Gift Tax - CAT 1
What is Gift Tax?
Gift tax is payable on certain gifts made during the lifetime of the donor. The person making the gift is called the donor or disponer and the person receiving the gift is called the donee. A gift is taken when a donee becomes beneficially entitled in possession to some property and does not give full consideration for it.
The tax is payable by the person receiving the gift.
Typical examples of gifts include the following:
- a present of cash
- a present of jewellery or of a car
- a transfer of a house or lands
- a transfer of stocks and shares
- the use of a house for life
How much of a Gift is Tax Free?
There are three tax-free thresholds. Each threshold depends on the relationship between the person receiving the gift and the person making the gift.
Different threshold amounts apply depending on the year the gift was made.
For the current and prior year thresholds see: CAT Thresholds.
These thresholds can be reached either by a single gift or by a series of gifts and inheritances over a period of years. Only prior gifts and inheritances to which the same group threshold applies are aggregated (added together) for the purposes of calculating tax.
Anne took an inheritance of €30,000 from her grandmother in 2005. In 2008 she took a gift of €40,000 from her aunt. Both of these benefits fall within Group B above, therefore they are aggregated. As the first benefit of €30,000 was below the Group B threshold, no tax applied. However, when Anne took the gift of €40,000 her total benefits from Group B were €70,000 which exceeded the Group B threshold, and tax applied on the excess.
How is Gift Tax calculated?
All gifts and inheritances taken by a donee on or after 5 December, 1991 which fall within the same group threshold are aggregated to determine the amount of tax payable on the current gift.
See Aggregation Rules for Capital Acquisitions Tax below:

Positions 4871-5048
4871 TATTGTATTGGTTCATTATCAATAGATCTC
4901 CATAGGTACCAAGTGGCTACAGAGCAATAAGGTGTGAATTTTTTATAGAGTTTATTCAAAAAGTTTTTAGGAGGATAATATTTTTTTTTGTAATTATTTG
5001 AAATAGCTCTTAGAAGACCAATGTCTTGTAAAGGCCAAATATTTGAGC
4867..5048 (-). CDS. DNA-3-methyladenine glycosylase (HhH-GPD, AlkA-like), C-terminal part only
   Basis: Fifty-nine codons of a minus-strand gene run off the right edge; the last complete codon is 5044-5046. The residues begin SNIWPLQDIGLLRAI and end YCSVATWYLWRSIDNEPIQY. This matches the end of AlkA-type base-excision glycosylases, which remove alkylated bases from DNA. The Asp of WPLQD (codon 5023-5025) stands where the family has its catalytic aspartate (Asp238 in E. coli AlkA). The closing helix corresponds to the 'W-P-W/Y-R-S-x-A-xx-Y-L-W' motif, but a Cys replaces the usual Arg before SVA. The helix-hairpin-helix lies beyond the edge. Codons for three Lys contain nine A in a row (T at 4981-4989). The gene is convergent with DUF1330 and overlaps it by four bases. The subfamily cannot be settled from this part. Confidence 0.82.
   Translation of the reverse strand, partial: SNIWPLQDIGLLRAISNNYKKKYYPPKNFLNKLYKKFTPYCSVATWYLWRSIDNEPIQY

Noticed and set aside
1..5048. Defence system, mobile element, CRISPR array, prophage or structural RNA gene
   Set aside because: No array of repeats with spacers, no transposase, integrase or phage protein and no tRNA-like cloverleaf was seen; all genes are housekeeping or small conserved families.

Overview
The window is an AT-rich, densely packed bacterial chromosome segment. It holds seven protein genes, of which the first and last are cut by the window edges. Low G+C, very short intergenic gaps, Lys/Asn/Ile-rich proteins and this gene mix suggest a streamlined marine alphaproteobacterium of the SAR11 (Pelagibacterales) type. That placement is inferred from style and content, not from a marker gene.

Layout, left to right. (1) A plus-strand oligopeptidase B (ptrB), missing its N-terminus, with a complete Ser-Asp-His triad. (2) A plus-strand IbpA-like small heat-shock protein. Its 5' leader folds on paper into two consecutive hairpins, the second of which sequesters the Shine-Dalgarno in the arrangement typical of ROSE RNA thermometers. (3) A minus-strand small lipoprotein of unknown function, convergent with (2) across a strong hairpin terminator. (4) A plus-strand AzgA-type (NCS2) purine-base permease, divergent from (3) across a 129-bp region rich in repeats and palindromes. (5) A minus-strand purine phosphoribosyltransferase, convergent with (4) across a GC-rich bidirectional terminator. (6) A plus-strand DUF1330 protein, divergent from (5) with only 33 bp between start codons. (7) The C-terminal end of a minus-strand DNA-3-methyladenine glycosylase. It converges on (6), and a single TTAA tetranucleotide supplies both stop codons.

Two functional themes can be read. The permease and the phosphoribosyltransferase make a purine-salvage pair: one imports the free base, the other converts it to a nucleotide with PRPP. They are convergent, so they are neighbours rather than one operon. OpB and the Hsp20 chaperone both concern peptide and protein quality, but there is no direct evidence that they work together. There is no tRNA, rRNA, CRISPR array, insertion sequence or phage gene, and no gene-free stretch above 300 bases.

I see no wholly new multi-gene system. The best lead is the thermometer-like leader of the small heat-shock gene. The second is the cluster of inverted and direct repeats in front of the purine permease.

Tax is charged on the market value of the property comprised in the gift. Deductions may be made from the gift for certain debts and expenses, together with any consideration paid by the donee for the gift.
The rates of tax are as follows -
The threshold amount Nil Excess 33%
Is a gift of foreign property liable to Irish Gift Tax?
A gift of property situated outside Ireland is liable to Gift Tax only if the donor or the donee is resident
or ordinarily resident in Ireland at the date of the gift. Property situated in Ireland at the date of the gift is liable to gift tax, irrespective of the residence status of the parties. Different rules apply in the case of gifts involving trusts which were in existence at 1 December, 1999.
Where a donor or a donee is domiciled outside Ireland at the date of the gift, he or she is deemed to be non resident, unless he or she has been resident in Ireland for five consecutive years prior to the year the gift was made.
Are there any exemptions from Gift Tax?
Yes. The main exemptions are -
- the first €3,000 of all gifts taken by a donee from one disponer in any calendar year.
- a gift between spouses or civil partners
- a gift taken by a qualifying cohabitant by court order under the Civil Partnership and Certain Rights and Obligations of Cohabitants Act 2010 is exempt from Gift Tax.
- a gift of a dwelling-house taken on or after 1 December, 1999 provided certain conditions
are fulfilled. See further information below:
Gift/Inheritance Tax Exemption for Dwelling-House
- payments for support, maintenance and education of members of the family which are part of normal expenditure
- lottery and similar winnings
- gifts for public or charitable purposes.
Pictures, prints, books or other items which are of national scientific or artistic interest are exempt from gift tax provided certain conditions are fulfilled.
Who is liable for the payment of the Tax?
The person receiving the gift is primarily liable for the payment of the tax.
How do I file my return and pay my tax?
Gift Tax is a Self Assessment tax. The obligation to make a return to the Revenue Commissioners rests with the person who receives the gift. A IT38 Return (Inheritance Tax/Gift Tax Return) must be filed when a gift either by itself or when aggregated with prior benefits taken by the donee, exceeds 80% of the appropriate tax-free amount. Where a gift is made on or after 11 February, 1999, the donor is obliged to make a return in certain circumstances. Where the gift is made on or after 14 June 2010 and any relief other than the small gift exemption is claimed the IT38 must be filed online through ROS, Revenue's online service.
A guide to completing the return and paying the tax can be found at the following link: